May 2019 Newsletter



Summer Ango (May 17-July 28 2019)



       Pasque flower on Skinner Prairie, Monroe Township



"That bold bit of life at the edge of the snows" 

- South Dakota Poet Laureate Badger Clark, 1939


During our recent hike to Skinner Prairie in Monroe Township with the Prairie Enthusiasts, we saw the first-emerging prairie flower, called the Pasque Flower (pictured above). It seemed to me this flower, and the description offered by South Dakota Poet  Laureate Badger Clark in 1939 was also a description of our endangered lives (humans and all other species)  on this fragile planet at this time. We are indeed a "bold bit of life" being propelled ever closer to the edge of our extinction by our own greed, hatred and delusion, the underlying driver of the runaway climate change we now face.   At Great Plains Zen Center, we join with others in declaring climate emergency and recognizing our responsibility as Ecosattvas to take the personal and collective action we truly hope will not be too late.  During this Summer Ango (and beyond) , we invite you to commit to the Ecosattva Vows (Macy and Johnstone) as one of the Ango practice commitments you make this summer.  Please also consider joining the Zen Life and Meditation Women's Retreat in Oak Park, IL June 21-22 in which our response to climate change will be the topic.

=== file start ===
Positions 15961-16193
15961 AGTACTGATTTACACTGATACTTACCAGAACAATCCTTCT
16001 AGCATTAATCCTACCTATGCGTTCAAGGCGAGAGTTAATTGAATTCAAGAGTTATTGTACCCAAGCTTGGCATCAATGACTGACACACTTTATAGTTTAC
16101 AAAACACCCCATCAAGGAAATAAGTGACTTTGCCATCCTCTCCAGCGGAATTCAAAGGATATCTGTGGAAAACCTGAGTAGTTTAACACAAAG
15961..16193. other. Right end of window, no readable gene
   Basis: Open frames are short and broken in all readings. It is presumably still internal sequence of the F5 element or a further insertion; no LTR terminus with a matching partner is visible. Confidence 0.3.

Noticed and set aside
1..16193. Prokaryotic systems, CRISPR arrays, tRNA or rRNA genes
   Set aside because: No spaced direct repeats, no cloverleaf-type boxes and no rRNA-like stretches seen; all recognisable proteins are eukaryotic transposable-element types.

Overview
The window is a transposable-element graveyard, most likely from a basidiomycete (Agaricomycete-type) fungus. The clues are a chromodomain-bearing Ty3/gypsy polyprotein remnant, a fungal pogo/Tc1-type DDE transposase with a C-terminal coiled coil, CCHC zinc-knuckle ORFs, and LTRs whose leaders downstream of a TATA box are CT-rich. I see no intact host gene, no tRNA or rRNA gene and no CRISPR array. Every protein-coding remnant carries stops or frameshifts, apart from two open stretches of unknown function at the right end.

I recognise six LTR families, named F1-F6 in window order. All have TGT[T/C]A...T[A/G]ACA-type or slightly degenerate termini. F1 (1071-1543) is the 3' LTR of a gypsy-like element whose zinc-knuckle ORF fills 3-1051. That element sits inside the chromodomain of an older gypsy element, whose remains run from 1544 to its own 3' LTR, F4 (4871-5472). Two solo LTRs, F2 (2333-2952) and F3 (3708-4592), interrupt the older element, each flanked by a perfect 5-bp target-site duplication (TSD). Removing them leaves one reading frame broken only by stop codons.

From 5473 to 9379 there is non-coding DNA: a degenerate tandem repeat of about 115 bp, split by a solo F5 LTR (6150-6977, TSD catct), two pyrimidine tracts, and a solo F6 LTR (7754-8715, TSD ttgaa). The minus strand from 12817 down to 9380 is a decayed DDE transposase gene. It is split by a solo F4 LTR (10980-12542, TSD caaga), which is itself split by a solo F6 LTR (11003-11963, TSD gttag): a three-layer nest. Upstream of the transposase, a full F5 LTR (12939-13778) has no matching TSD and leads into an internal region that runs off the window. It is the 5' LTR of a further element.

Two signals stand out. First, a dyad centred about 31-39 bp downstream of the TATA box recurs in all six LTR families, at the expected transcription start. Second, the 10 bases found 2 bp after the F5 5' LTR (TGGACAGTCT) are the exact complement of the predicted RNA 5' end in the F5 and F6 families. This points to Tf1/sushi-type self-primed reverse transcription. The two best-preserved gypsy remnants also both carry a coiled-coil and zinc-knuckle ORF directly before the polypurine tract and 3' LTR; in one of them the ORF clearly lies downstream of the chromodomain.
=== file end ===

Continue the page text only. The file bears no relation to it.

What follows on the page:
Planned burn of the Wisdom Heart Prairie at Great Plains Zen Center to promote native plant growth



 
Summer Ango (May 17-July 28 2019)

 
What is Ango? The term ango literally means “peaceful dwelling.” It refers to a monastic practice period, typically 90 days of concentrated practice of zazen, work and study. The practice of ango dates back to the summer rainy season in India during which Shakyamuni Buddha was unable to travel and stayed in one place to teach for the approximately 3 month period of the rains. A traditional 90-day residential ango can be an extraordinary opportunity to deepen practice. Having to stay in one place and follow an intensive schedule with others day after day brings forth deep and solid zazen and work practice, but also all of our resistance, restlessness and avoidance. We have an opportunity to bear witness to all aspects our practice selves.